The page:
An avid fan of Dirty Projectors, Solange presented a radically reimagined cover a few years later, replacing the song’s original beat with a dirty, bass heavy sample of “Bumpy’s Lament” by Soul Mann and the Brothers. Solange smoothed out Longstreth’s original twitchy melody, turning “Stillness Is the Move” into a slow burning, light night bounce. – Edward Dunbar
27: The Strokes – Hard to Explain (2001)
In 2001, rock band culture was still sifting through the wreckage of Woodstock ’99, the infamous bag of shit and douche that brought the nu-metalpocalypse to a long overdue close. Out of the ashes rose bands like the White Stripes and the Strokes that were good ol’ back-to-basics rock ‘n’ roll. Dubbed “garage” by the media, the “Next Big Thing” was instead a pointed look backwards to a more romanticized notion of debauchery. The Strokes mixed Lou Reed’s detached cool with Television’s clean, interlocking guitar style to create a simulacrum of the late ‘70s New York City music scene. It certainly helped that the band looked the part, their meticulously unkempt sense of style and handsome young visages made the NYC brand of cool, well, cool again.
Released in the summer of 2001, “Hard to Explain” was the first single from the Strokes’ debut album Is This It, an album that that was rapturously received upon release and is still held up as a high-water mark for rock music in the aughts. The meticulously unkempt ethos that defined the band’s visual style also applied to the music. Despite the non-plussed demeanor of singer Julian Casablancas, “Hard to Explain” is all clean lines and precision. The song starts with what sounds like a drum machine, Fabrizio Moretti’s drums compressed to the point of sounding fake. The guitars jangle and fray at the edges for a few seconds before guitarist Albert Hammond Jr.’s sinewy guitar lead slips and slides its way to the fore. The song’s interlocking parts work incredibly well together, like a windup toy that has been set loose in an abandoned NYC warehouse; you get the impression it could go on forever. Over it all, Casablancas sings about the annoyance of being misunderstood by the self-proclaimed “wiser” generation of elders that always seem to have an opinion on what the youth are doing wrong. Casablancas does his best to elucidate the confusion of knowing the right thing vs doing the right thing but ultimately gives up. He doesn’t owe anyone an explanation and, frankly, it’s too hard to explain anyway. – Eric Mellor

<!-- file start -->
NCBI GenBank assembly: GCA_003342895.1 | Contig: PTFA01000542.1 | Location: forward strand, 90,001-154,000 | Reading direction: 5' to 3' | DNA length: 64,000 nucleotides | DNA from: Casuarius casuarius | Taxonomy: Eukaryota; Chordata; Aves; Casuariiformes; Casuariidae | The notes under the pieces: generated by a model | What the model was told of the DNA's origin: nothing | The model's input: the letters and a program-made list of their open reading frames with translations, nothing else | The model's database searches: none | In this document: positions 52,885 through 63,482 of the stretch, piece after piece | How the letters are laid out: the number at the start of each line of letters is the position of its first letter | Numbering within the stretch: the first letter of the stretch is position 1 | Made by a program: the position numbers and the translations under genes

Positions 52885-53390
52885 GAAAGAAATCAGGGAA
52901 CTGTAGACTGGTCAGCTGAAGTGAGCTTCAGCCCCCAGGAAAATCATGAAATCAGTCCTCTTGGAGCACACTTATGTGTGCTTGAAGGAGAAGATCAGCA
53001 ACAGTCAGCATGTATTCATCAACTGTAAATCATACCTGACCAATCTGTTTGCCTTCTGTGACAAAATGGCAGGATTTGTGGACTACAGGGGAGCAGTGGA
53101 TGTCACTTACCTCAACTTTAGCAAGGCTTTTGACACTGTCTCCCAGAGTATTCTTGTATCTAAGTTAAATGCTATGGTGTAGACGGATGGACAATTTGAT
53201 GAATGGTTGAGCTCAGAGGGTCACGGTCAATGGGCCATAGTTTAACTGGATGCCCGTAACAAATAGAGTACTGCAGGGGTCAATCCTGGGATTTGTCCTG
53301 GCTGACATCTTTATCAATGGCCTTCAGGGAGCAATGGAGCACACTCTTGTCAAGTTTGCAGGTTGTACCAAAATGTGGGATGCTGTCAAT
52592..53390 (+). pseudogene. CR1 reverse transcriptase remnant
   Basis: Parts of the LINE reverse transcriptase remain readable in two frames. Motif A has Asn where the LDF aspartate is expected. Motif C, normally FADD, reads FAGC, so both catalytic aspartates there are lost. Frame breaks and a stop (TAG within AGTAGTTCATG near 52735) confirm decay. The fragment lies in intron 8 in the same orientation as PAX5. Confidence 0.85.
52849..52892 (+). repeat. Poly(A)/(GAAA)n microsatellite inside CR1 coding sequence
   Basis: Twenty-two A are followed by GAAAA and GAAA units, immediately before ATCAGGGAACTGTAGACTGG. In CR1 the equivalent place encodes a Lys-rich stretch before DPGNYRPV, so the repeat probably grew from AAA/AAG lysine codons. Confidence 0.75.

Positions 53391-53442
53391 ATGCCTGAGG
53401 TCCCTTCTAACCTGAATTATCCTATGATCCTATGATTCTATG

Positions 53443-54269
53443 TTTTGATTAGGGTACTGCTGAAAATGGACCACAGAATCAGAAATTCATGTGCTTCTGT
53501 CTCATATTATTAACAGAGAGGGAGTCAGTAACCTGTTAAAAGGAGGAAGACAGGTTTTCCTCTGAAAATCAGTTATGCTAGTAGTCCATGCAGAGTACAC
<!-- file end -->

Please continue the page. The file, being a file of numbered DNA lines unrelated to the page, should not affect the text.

26: MGMT – Time to Pretend (2007)
Every generation gets the “Born to Run” they deserve, and for millennials, that song is “Time to Pretend.” This isn’t meant to be an insult: MGMT’s “Time to Pretend” is, for lack of a better word, a massive song. Its chirping synths and triumphant horns are purely infectious in a way that keeps the song feeling fresh a decade later. They spend as much time espousing the “live fast and die young” lifestyle as they do highlighting the hidden loneliness therein. The duo, Andrew VanWyngarden and Ben Goldwasser, may not be tramps per se, but the youths of “Time to Pretend” embody the flipside of the same coin: they exist outside the accepted flow of adulthood, play by their own self-created rules and have, to quote the other megahit from Oracular Spectacular, “No time to think of consequences.”
“Time to Pretend” isn’t a subtle song, but VanWyngarden brings a sense of wistful earnestness to lines about how he’ll “Move to Paris, shoot some heroin, and fuck with the stars,” as though excess and drug use were childhood aspirations. If you only hear the first stanza, you could be forgiven for thinking we’re in a song that promotes these things, but he acknowledges the cracks in the facade just 90 seconds in: “Yeah it’s overwhelming, but what else could we do?/ Get jobs in offices and wake up for the morning commute?”
The second verse is where the song takes off. We get the gentlest of electronic twinkling and there’s VanWyngarden, and the “cocaine and elegant cars” aren’t enough for him to ignore the things he’ll lose. He’ll miss his family, his home, and “digging up worms,” but the one that sticks is saved for last: “I’ll miss the boredom and the freedom and the time spent alone.” The beat surges as he lists these things, and we remember that this is a tongue-in-cheek flirtation with writing a rich kid party anthem.
Here, the freedom of this lifestyle stops being an alternative, and turns into just another part of the circle of life. “But there is really nothing we can do/ Love must be forgotten, life can always start up anew,” sings VanWyngarden with a sense of acceptance. Choking on your vomit isn’t a tragedy, it’s something that is “fated” – and it sure beats a desk job, right? Sure, MGMT didn’t reinvent the wheel with “Time to Pretend,” but it’s one of the best pop cautionary tales that makes the lifestyle it’s warning against sound as dangerous as it is glamorous. – Hollister Dixon